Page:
Because the decisions you make as a parent feel so vital, the hurt that you feel when someone slams that choice kind of correlates to that. So it can feel personal. It doesn't matter that it's online - emotion-wise, especially when you're tired, that person may as well have come round to your house and punched you in the face with their opinions.

Inevitably, reading this stuff made me equal parts baffled, hurt, and angry. Well. Maybe the scales tipped a little closer to angry. And I made myself turn to my Bible study homework instead, because I needed to not be thinking about the correlation between the use of spoons and childhood obesity any longer. And I read this:

'Temptation is one of the great equalizers in our world. No-one escapes temptation.'

It was talking about the small part in James where he explains about temptation to sin and where that temptation comes from. But just the word 'equalizer' really hit me. Because as tempting as it is to hit 'reply' and go down the rabbit-hole of arguing with strangers on the internet ... as tempting as it is to feel justified in my anger towards someone because they've said something that hurt me ... as tempting as it is to rage at people that enforce a parenting 'regime' because they've surely never had to struggle with what I've had to struggle with ...

I can't. Because I'm supposed to be Christlike. As in, Like Christ. I have to try and be like someone who loved everyone. Who died for everyone. Not just the down to earth people. Not just the 'nice' people. Everyone.

Every blooming one.

I just - argh. I just want to have an excuse to wallow in my rage for a bit. Every time I fool myself into thinking I'm justified in my anger, in my bitterness towards people, along comes God to say Your scorn towards these people is no better than their scorn towards you.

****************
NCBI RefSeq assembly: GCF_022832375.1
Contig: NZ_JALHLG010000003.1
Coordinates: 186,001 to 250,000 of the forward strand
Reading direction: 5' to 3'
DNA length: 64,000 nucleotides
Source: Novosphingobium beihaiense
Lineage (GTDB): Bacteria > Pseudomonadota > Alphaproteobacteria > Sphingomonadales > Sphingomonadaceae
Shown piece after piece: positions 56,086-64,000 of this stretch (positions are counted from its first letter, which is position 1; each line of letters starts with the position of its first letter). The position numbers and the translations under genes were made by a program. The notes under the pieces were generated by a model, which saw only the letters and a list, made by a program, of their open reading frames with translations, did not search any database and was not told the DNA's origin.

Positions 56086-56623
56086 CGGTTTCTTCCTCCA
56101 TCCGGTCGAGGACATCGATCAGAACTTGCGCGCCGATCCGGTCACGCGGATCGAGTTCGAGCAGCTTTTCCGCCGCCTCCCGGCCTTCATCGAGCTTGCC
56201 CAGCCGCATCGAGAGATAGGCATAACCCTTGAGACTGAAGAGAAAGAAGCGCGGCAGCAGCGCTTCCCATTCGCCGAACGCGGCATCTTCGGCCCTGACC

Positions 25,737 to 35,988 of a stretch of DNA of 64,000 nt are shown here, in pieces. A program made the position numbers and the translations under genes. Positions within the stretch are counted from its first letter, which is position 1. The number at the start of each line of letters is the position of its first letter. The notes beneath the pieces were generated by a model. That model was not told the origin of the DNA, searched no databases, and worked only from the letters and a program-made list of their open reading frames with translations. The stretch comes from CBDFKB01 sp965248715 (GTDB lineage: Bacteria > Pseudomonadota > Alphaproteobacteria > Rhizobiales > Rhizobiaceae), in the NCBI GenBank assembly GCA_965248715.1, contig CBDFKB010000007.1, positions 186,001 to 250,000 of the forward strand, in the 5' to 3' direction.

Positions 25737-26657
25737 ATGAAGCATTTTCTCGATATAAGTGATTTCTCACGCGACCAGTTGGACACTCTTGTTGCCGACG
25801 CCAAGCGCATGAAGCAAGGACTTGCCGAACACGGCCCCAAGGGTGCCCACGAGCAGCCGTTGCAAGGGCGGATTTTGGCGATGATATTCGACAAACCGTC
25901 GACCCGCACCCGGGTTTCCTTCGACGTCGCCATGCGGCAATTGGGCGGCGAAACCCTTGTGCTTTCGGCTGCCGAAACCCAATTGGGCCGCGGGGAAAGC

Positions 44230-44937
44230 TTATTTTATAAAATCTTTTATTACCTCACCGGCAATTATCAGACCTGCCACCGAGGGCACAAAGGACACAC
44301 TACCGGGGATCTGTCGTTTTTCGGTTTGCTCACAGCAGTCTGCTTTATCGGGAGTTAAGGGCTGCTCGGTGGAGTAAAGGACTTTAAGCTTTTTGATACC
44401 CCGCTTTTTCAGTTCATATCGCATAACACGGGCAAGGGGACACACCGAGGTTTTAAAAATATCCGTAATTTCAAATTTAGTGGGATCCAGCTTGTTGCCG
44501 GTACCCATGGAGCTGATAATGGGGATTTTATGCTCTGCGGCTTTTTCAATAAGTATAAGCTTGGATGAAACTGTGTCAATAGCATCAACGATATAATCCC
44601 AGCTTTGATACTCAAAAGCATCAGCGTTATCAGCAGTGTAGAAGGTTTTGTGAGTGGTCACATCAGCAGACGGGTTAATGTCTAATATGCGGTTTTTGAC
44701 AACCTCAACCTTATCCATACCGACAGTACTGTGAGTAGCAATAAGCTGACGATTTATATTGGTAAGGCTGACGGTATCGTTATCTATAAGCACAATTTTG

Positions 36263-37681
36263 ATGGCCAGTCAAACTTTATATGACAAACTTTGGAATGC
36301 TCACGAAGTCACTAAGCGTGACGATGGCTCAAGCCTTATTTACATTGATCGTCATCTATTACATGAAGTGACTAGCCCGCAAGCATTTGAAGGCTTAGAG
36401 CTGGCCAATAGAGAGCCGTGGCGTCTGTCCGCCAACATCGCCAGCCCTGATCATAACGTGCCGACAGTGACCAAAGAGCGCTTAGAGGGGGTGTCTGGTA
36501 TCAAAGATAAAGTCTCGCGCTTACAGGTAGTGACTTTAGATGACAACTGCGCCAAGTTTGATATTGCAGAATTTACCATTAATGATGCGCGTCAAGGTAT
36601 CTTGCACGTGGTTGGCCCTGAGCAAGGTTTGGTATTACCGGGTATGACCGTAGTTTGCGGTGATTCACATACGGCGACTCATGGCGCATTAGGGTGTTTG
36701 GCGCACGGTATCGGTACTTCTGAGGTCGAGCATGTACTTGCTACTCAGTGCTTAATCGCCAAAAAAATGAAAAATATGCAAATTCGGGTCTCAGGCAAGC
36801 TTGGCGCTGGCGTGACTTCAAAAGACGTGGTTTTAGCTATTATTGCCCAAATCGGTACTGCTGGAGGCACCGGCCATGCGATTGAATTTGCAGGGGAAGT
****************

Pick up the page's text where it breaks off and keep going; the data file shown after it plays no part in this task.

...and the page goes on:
We all have stuff. Stuff about ourselves we don't like. And we all have the capability of not being a very nice person at all. Which when you think about it really is an equalizer.

I started to imagine these people. I started to wonder where the extremity of their opinions comes from. If someone will go online and put that much effort into defending something that really, is such a tiny, insignificant detail in their child's life in the long run, does that come from a place of confidence in their identity? In their self-worth? In their choices?

I don't think so. In that case, people that say nasty stuff online suddenly become a lot smaller and more sympathetic in my mind.

So in conclusion? I have a lot to learn about love, about accepting different opinions, about taking things with a pinch of salt. I have a lot to praise God for, that my self-worth, my identity doesn't come from things like whether or not my child's vegetables are organic.

After all my research, I decided to go with what I originally had planned - half-mushy stuff, half-finger foods for Baby B. So really, I actually wasted a good hour processing unnecessary information. So my final thought is this:

Maybe sometimes new parents would be better off banning Google from their lives ;)